Stephen W. Browne Rants and Raves

June 28, 2015

Invasion of the giant beetle!

Filed under: Travel — Stephen W. Browne @ 12:45 pm

OK3

This Sunday morning I got up and went out in search of a plate of eggs benedict and an old Oklahoma landmark. Found them both!

On US 77 about nine miles south of Noble, Oklahoma is the VW bug. A sculpture made of a VW beetle body mounted on steel legs. It’s commonly called the Spider, but I’m going to be pedantic and point out that spiders have eight legs, so this is obviously and appropriately a beetle.

It’s been there every since I remember, but Sunday I determined to go and find out something about it. So I dropped by the Lexington Family Worship Center and asked Pastor Louis Bennett who acquired the property a few years back.

“I was going to cut it up,” Bennett said. “But it’s a landmark and I promised the town I’d leave it there. We get about 50 visitors a month.”

According to Bennett it was the project of one Leroy Wilson who put it up on June 3, 1979.

I hope to find out more about the now-deceased Mr. Bennett and his giant beetle.

June 16, 2015

The sad story of Rachel Dolezal

Filed under: News commentary,Op-eds — Stephen W. Browne @ 10:36 pm

The head of the Spokane, Washington chapter of the NAACP, Rachel Dolezal has resigned amid allegations she’s been “passing” for years.

For people with a sense of irony, this has been the gift that keeps on giving.

“Please know I will never stop fighting for human rights and will do everything in my power to help and assist, whether it means stepping up or stepping down, because this is not about me. It’s about justice. This is not me quitting; this is a continuum,” she said on the chapter’s Facebook post.

Oh “allegations” pfui! The lady’s parents blew the whistle on her, and they’re white. When confronted with the “allegations” Dolezal went all deer in the headlights and started blathering about how we’re all from Africa.

Well yes, Africa is the original home of humanity. But the term “black” or “African-American” has a specific meaning associated with ancestry from a specific part of Africa where slaves were captured, sold, and transported to the New World.

(A history which ironically, our first black president does not share. Barack Obama Sr. came from Kenya, on the other side of the African continent.)

In America, unlike France or parts of South America, society adopted the “one known drop” rule. ANY known African ancestry made you “black.” No qualifications, no gradiations of color that mattered.

In France with some African ancestry you could be the Chavalier du St. George, master swordsman. Or Alexandre Dumas pere et fils, popular authors.

In America you could be Frederick Douglas, but it was a lot tougher row to hoe.

Mark Twain wrote a whole novel, “Puddinhead Wilson” in which two children, a slave and the child of that slave’s master, are switched at birth. Since the blood quantum is so small, no one can tell the difference.

But Dolezal evidently does not have even that one drop. Photos of her as a teen show a blond light-eyed girl who needed hair dye and frizz plus what appears to be a spray tan to pass.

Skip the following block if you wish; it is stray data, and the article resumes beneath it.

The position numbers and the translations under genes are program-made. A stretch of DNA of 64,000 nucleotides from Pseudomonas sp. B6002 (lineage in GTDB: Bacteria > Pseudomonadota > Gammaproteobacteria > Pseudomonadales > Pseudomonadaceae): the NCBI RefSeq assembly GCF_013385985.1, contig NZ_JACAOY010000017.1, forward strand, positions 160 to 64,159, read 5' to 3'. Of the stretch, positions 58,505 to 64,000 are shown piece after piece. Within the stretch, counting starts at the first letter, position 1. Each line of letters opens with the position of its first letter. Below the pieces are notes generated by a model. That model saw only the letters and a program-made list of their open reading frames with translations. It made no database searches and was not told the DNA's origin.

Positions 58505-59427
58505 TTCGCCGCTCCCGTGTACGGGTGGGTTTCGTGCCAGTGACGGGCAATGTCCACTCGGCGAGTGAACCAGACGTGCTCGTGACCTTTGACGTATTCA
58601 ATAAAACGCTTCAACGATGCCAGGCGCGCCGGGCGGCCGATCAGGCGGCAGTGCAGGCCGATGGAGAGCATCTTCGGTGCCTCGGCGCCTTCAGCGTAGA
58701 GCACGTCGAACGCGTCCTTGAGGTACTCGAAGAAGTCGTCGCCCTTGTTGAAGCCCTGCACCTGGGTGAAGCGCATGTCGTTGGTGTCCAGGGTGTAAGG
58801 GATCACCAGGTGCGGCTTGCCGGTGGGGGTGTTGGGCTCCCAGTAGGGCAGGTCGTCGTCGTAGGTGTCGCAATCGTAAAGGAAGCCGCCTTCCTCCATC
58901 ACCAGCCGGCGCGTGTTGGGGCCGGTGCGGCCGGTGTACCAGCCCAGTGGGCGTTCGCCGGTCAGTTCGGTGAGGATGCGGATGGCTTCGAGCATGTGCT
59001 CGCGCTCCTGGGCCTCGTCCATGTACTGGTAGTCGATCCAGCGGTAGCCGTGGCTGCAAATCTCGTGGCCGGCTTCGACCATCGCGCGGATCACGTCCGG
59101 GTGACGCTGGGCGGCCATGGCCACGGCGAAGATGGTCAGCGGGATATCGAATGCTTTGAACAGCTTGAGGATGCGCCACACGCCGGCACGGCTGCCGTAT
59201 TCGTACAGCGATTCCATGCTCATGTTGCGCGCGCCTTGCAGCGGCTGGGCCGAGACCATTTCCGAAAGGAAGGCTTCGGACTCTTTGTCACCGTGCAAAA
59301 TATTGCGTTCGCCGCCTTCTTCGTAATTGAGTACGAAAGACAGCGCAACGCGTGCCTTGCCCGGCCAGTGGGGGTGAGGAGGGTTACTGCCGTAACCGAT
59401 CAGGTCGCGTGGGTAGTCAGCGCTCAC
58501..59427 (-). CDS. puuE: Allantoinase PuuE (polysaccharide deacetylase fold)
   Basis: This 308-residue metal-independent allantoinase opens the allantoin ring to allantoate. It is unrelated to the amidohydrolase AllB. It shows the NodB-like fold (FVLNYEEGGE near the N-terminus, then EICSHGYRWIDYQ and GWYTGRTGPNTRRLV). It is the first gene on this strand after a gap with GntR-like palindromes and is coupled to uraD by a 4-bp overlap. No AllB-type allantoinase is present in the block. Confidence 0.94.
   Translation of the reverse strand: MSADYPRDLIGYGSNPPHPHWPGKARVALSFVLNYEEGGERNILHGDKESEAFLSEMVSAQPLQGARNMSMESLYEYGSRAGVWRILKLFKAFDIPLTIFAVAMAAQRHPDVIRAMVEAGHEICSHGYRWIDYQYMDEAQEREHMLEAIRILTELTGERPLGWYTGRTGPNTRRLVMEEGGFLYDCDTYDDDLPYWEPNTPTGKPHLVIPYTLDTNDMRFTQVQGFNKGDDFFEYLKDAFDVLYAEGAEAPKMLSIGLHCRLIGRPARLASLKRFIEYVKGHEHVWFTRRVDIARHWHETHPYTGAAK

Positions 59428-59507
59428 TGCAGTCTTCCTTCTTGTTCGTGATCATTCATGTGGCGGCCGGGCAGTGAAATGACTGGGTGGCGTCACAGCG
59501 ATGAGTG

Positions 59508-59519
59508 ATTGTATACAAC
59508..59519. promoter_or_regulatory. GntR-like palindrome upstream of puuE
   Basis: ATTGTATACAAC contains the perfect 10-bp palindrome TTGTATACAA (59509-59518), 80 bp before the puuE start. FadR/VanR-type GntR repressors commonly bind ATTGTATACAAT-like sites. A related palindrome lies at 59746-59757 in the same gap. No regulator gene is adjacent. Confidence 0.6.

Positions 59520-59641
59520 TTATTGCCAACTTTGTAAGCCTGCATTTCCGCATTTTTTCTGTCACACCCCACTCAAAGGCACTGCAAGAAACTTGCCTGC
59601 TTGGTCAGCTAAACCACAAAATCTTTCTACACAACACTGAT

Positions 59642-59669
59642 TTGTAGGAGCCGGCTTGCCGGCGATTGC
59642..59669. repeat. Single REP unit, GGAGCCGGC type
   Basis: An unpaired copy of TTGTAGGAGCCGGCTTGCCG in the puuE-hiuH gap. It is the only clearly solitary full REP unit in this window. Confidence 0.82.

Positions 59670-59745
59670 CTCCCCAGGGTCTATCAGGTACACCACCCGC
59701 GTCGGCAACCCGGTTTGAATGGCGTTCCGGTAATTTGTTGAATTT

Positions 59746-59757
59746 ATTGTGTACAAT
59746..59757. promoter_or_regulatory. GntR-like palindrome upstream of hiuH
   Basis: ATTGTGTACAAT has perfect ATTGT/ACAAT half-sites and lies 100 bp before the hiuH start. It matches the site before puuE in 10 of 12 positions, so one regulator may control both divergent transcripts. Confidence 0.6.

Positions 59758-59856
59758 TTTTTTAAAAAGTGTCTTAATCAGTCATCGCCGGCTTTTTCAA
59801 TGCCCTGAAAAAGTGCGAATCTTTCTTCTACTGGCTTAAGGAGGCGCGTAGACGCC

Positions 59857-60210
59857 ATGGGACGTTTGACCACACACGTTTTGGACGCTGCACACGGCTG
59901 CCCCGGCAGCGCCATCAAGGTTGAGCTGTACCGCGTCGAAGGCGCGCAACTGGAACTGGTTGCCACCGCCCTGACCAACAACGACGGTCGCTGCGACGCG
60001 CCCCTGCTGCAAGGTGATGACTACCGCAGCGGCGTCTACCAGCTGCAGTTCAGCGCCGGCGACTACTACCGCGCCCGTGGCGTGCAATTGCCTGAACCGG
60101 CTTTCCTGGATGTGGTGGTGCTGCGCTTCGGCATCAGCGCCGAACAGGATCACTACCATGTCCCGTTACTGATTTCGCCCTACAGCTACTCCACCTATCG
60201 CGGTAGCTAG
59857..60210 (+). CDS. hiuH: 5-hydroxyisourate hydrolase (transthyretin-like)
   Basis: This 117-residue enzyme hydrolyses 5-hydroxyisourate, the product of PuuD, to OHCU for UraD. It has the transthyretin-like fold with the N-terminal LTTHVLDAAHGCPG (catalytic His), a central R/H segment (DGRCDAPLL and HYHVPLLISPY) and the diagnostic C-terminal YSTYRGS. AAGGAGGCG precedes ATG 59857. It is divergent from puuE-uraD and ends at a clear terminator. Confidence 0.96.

(Full disclosure, I have that one drop. It recently caused much hilarity in my family when my father contacted a distant relative revealed by the genetic testing service Ancestry.com. She’s an African-American lady whose privacy we will respect. She was evidently mortified by the connection and refused to talk to him.)

NAACP officials have put on the best face they can, correctly pointing out that the organization was never limited to persons of color and has always had white members.

Oh pfui!

Dolezal passed for black not only in the NAACP, but in the city of Spokane where she served as Chairman of the Spokane’s Police Ombudsman Commission, and at Eastern Washington University where she’s an adjunct professor in the Africana Studies program , teaching African and African American Art History, African History, African American Culture, The Black Woman’s Struggle and Intro to Africana Studies.

Dolezal coached her adopted African-America siblings not to “blow her cover.” She constructed an absurd back story of living in a tipi in Montana where her parents hunted for food with bows and arrows. She claimed to have lived in South Africa.

And she claimed abuse by her parents and her ex-husband. This is not a harmless thing.

The weird thing about all this is not just that it happened. We live in a historically odd time when the privileged desire to identify with the oppressed, and they’ll by God do it if they have to manufacture some of that oppression to do so!

It’s a nice, safe way to pat yourself on the back for your courage that involves no sacrifice of comfort or even popularity. Unlike say, speaking out about the ongoing slow-motion genocide of white farmers in South Africa or Christians in Africa and the Middle East. That could get you dropped from fashionable circles – or killed.

No, the strange this about this is how she got away with it for so long when the simplest background check, the kind you and I go through every time we apply for a job or a loan, would have blown her story into the stratosphere.

For heaven’s sake, this lady looks like a kid in a wig going trick or treating!

Why were people so easy to fool? Why did they take an absurd story on face value, told by a woman is so obviously a seriously disturbed person?

The only answer I can come up with is, because they wanted to be fooled.

And why? That’s the conversation we ought to be having.

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